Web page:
What's In an Estate Plan?

Estate planning can feel intimidating to many people. The idea of organizing all of your finances and assets and deciding how you want to distribute it may seem time-consuming. In addition to the difficulty of the work involved, there are also uncomfortable emotions associated with estate planning. 

Thinking about passing away, or becoming incapacitated and unable to make decisions about our lives and our wealth, isn’t fun. This is the number one reason so many people avoid estate planning in the first place!

However, it’s key to change your mindset about building an estate plan. Instead of looking at the process as something you do when you’re in late retirement, start viewing your estate plan as the way you can make an impact on the world around you. Your estate plan extends your wealth beyond just taking care of you and your goals during your lifetime. It allows you to continue to make use of the hard work you’ve put in to build your nest egg for generations to come. 

So, what exactly is an estate plan? And what documents do you need to get started?

What Is an Estate Plan?

An estate plan is a collection of legal documents that ensure your health and your money are taken care of according to your wishes. These documents can go into effect either when you pass away, or if you become physically or mentally incapable of communicating your wishes. 

Many people think estate planning is only for the elderly, or for the mass affluent. This couldn’t be further from the truth! Estate planning is something that can benefit every legal adult. 

Five Foundational Elements of Your Estate Plan

You may be wondering what legal documents go into your estate plan. Every individual’s needs are different, but generally, there are five key elements to create a solid foundation for your plan:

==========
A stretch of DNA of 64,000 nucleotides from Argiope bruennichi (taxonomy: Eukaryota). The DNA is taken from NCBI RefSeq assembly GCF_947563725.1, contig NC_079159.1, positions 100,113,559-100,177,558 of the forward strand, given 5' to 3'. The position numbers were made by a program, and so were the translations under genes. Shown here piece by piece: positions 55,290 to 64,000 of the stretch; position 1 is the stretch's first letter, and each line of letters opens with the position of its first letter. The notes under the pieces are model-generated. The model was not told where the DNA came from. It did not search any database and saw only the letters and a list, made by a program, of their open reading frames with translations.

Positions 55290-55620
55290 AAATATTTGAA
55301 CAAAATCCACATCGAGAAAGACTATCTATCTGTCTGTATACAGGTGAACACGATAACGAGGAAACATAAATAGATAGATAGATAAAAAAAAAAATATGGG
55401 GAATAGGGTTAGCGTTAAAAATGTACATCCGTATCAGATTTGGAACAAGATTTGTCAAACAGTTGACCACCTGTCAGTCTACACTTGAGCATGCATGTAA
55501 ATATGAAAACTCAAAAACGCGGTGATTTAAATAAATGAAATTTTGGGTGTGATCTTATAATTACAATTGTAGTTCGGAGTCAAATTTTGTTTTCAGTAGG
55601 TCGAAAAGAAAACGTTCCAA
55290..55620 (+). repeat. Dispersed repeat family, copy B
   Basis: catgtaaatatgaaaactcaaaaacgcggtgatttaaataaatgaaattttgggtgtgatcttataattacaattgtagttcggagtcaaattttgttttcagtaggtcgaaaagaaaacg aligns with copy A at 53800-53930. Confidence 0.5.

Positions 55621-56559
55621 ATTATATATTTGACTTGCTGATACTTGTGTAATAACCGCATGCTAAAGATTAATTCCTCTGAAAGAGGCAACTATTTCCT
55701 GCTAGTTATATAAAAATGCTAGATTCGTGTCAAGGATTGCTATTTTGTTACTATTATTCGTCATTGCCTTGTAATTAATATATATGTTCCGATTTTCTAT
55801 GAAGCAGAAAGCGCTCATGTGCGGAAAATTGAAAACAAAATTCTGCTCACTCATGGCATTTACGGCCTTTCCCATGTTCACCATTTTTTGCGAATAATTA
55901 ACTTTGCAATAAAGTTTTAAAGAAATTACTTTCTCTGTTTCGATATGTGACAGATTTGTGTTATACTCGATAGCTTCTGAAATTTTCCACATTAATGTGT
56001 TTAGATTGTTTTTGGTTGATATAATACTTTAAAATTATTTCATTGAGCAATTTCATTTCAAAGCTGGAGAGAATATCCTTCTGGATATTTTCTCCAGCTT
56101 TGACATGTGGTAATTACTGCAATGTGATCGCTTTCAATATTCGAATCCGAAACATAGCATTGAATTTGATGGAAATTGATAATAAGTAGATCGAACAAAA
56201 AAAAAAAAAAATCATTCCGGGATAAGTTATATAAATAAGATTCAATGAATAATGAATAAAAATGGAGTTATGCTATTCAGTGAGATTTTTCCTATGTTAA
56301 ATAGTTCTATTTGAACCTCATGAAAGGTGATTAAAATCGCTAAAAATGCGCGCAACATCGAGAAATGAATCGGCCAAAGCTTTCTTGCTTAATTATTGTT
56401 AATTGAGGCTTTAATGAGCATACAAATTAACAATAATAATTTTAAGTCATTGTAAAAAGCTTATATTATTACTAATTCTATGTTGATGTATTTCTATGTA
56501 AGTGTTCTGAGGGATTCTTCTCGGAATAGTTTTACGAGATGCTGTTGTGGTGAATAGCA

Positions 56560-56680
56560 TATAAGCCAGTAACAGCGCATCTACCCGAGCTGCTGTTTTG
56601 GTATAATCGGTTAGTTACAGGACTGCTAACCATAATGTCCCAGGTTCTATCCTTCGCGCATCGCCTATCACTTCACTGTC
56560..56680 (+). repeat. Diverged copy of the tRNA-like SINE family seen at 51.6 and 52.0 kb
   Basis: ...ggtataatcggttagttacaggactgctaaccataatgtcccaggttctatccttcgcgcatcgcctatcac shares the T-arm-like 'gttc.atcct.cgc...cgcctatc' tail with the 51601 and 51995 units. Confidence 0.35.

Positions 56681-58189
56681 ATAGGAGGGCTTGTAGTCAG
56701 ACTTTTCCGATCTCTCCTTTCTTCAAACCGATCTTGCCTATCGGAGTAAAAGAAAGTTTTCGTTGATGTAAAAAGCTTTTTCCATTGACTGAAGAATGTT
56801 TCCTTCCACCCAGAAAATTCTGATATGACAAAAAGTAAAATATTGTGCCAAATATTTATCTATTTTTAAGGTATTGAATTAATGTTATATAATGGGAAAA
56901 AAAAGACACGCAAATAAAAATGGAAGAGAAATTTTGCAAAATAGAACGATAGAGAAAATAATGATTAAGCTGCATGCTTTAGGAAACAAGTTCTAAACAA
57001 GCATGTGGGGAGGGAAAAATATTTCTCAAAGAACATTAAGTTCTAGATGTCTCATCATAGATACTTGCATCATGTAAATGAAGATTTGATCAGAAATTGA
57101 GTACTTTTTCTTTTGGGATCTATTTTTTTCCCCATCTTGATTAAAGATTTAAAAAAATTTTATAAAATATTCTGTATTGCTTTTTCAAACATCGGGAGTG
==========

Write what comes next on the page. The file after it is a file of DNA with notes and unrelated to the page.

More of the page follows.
1. Will/Trust. These documents ensure the appropriate distribution of your assets - even if you don’t feel you have much to distribute yet! A will or trust is the first and possibly most important element of your estate plan. 
  2. Beneficiary Forms. Even if you don’t have a will, many of your assets can automatically be passed to your beneficiary (or contingent beneficiary) in the event that you pass away. Make sure you have beneficiaries designated for all of your financial accounts (such as a 401k, or IRA).  A TOD (Transfer on Death) form is used for taxable accounts such as bank and investment accounts.
  3. Durable Power of Attorney. In the event that you can’t make decisions about your assets or your wealth on your own, like in the midst of a medical emergency, a Durable POA designates one person to act on your behalf. This person can sign documents, and help to execute your estate plan.
  4. Healthcare Power of Attorney. Your wishes about your health and medical treatment can also be outlined in your estate plan. Your Healthcare POA is a designated individual who is responsible for making medical decisions on your behalf.
  5. Guardianship Designations. If you have children, you must have guardianship designations in place. This is especially true if you don’t want guardianship of your children to go directly to the closest living relative (like a parent or sibling), but instead want another family member or friend to take on guardianship responsibilities should you and your spouse or partner pass away. 

Need Help?

Part of creating an exceptional financial plan is ensuring that the plan doesn’t only benefit you during your lifetime. If you need help creating a comprehensive strategy that includes working with an estate planning attorney, please reach out. We’d love to speak with you about your goals. 

Wood Smith Advisors, a woman-owned Registered Investment Advisor (RIA), is a fee-only financial services firm that partners with its clients to simplify their financial lives. We focus on women, entrepreneurs, and individuals with complex financial situations, providing objective and competent advice, education and services to help them develop and build their businesses and reach their financial goals. We can be reached by clicking here.

"Finance Made Simple" blog posts are intended for educational purposes and not for specific advice. Each person’s situation is different. Consult your financial advisor for advice relating to topics discussed.

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